OF MICE AND MINESTRONE features everything Joe R. Lansdale is best at



Through the various novels and novellas in the series, we readers have been able to follow the twosome through just about their entire adult lives. The one thing missing, except for the occasional stories they would tell, was their early lives. That began to change in 2017 with BLOOD AND LEMONADE, a collection of loosely connected short stories that delved into Hap and Leonard’s early years. The book was a revelation, and included their very first meeting, a truly epic night that fits neatly into their wild and wooly mythology.

Now Lansdale has gifted us with OF MICE AND MINESTRONE, subtitled HAP AND LEONARD: THE EARLY YEARS. If anything, this one is even better. Lansdale is one of our very best short story writers, and every story here is a gem. By seeing Hap and Leonard as teenage boys, we’re given an intimate glimpse of the men they will become. OF MICE AND MINESTRONE features everything Lansdale is best at, including lovingly described hand to hand combat, real, flesh and blood characters, the best dialogue this side of Elmore Leonard, and sometimes scatological, always laugh out loud humor.

For CRIME READS, Scott Montgomery delivers The Evolution of Joe R. Lansdale’s Hap and Leonard.

Joe Lansdale’s Hap and Leonard books make up one of the most unique series in crime fiction. East Texas liberal redneck Hap Collins narrates his misadventures with gay, black, republican and, lethal buddy Leonard Pine that often veer into the violent and sometimes surreal. The stories cover a lot of territory, with indictments of racism, right wing politics, and the dangers of organized religion, yet always carrying a through line about the power of friendship and the families you create.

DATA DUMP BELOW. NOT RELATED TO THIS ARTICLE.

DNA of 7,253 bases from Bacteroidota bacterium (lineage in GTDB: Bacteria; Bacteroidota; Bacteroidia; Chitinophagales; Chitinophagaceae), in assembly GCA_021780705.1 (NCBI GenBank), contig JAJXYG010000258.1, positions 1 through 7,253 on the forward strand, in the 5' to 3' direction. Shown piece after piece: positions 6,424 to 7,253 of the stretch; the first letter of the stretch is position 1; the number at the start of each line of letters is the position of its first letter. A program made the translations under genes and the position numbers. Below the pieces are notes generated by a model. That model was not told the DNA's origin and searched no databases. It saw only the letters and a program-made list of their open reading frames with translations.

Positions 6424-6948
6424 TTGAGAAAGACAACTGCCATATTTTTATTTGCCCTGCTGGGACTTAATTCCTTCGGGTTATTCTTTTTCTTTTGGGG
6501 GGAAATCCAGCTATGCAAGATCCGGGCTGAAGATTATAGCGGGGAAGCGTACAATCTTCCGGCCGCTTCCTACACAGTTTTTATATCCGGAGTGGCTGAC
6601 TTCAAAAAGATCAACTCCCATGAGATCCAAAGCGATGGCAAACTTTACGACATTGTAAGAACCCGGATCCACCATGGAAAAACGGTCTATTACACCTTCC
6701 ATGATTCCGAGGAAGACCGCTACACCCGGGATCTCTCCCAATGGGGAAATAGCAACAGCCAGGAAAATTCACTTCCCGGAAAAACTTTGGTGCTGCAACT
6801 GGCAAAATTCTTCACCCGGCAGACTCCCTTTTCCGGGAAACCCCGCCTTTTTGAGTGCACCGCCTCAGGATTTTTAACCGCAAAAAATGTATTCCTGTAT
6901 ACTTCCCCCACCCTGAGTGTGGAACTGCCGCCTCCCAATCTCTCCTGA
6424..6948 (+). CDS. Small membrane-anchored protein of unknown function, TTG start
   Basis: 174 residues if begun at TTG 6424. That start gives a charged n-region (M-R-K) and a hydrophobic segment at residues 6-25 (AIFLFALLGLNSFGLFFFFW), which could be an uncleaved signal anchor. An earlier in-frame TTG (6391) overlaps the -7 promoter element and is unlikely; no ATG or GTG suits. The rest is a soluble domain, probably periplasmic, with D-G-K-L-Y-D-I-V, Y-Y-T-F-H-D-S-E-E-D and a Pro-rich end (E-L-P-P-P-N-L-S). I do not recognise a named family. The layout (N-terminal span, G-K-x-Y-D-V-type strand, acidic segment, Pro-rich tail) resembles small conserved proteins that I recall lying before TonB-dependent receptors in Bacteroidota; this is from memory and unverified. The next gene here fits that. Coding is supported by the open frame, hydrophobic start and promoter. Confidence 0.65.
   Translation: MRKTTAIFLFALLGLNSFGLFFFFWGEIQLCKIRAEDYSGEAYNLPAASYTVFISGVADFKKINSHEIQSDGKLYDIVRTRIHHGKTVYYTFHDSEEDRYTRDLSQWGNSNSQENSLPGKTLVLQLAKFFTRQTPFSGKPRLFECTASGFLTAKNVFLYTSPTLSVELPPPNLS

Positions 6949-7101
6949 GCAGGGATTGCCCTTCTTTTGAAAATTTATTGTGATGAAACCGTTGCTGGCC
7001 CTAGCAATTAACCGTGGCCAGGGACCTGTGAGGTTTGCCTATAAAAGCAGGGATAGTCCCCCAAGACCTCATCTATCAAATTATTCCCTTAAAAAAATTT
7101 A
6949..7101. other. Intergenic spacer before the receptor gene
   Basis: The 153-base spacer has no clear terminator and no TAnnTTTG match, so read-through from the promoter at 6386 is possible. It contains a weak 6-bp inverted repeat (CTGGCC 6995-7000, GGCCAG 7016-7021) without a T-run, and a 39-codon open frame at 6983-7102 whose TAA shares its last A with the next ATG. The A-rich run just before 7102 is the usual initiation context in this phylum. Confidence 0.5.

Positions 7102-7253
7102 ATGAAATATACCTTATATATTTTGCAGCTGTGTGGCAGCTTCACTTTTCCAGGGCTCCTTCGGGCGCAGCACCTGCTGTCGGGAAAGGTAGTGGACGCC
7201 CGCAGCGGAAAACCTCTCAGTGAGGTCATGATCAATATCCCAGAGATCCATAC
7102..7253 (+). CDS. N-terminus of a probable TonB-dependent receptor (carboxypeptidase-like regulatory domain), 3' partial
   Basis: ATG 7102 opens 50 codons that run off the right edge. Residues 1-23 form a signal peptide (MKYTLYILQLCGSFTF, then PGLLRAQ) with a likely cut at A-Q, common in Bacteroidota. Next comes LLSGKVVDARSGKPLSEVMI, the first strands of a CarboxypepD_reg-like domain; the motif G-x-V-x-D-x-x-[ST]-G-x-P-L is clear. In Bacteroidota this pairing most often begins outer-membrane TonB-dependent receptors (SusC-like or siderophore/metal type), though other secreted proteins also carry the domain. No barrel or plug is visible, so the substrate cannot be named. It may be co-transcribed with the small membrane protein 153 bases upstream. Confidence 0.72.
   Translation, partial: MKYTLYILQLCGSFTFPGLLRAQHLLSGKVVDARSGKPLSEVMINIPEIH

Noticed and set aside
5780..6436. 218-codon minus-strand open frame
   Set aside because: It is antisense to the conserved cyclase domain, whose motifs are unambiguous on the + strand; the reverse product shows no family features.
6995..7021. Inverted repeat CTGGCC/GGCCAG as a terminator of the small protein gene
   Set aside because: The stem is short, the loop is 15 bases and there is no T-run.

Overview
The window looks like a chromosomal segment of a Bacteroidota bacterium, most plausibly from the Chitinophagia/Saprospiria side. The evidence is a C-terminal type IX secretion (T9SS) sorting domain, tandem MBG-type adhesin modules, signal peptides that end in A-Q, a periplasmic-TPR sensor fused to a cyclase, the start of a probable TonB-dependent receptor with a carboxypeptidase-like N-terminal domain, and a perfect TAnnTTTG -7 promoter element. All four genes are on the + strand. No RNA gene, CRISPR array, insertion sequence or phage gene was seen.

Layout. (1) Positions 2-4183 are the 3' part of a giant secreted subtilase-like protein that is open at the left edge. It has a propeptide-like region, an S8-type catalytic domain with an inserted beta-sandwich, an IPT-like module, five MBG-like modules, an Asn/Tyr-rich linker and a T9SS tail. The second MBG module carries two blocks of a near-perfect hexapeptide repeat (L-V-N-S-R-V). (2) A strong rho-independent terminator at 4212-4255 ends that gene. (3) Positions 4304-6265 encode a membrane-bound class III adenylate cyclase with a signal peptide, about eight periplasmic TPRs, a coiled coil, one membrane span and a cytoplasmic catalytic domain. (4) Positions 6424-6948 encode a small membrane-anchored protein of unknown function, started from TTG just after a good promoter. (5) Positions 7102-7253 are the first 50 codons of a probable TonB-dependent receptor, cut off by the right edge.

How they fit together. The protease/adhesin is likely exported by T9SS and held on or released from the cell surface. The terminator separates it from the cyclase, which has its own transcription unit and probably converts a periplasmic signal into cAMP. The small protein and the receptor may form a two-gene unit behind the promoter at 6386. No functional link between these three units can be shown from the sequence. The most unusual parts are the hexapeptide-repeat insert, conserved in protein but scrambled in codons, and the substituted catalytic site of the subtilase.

“I think I always feel like I’m going home with those guys.” Joe explains. “Hap has a similar past to my own, and Leonard is like a number of people I know combined, and actually has a lot of me in him as well. Hap’s voice is so natural to me. The genre engine that drives the stories satisfies why I became a reader in the first place, and then a writer. I love genre storylines, but I also love more literary aspects of style and character, and dialogue grows out of character. It’s bigger than life dialogue as Hap and Leonard are bigger than life characters. They seem everyday in a way, and that is part of their appeal, a certain authenticity, but at the same time they are bigger than life.”

If you’re a fan of the series, you have gotten used to the breaks Joe takes from it to work on other books. Before this latest hiatus from The Boys (as he often refers to them), Joe has left us a collection of short stories, OF MICE AND MINESTRONE, to hold us over until their return, while he takes on other literary pursuits. The pause also gives us a chance to look at the novels of the past, which can be broken up into four separate trilogies.

Montgomery at MYSTERY PEOPLE interviews Lansdale about More Better Deals.

Scott Montgomery: More Better Deals is an homage to one of your favorite writers James M Cain. You once described him as a “clean writer.” What does that mean to you?

Joe R. Lansdale: His prose is uncluttered. He doesn’t even tell you who’s talking, and you always know. He writes tight, little stories without adornment, but his prose is still fast paced and muscular and understandable.

SM: While I see the classic Cain plot setup, the voice, characters, and theme are all yours. How do you try to use your influences in your work?

JRL: Well, this is a more obvious one than usual. I have wanted to play with the Cain structure—at least the one he developed for his two signature books in my view, Double Indemnity and The Postman Always Rings Twice—then undercurrent it with social commentary without it being too overwhelming, and I wanted to give it my voice and more humor, though it is certainly dark humor.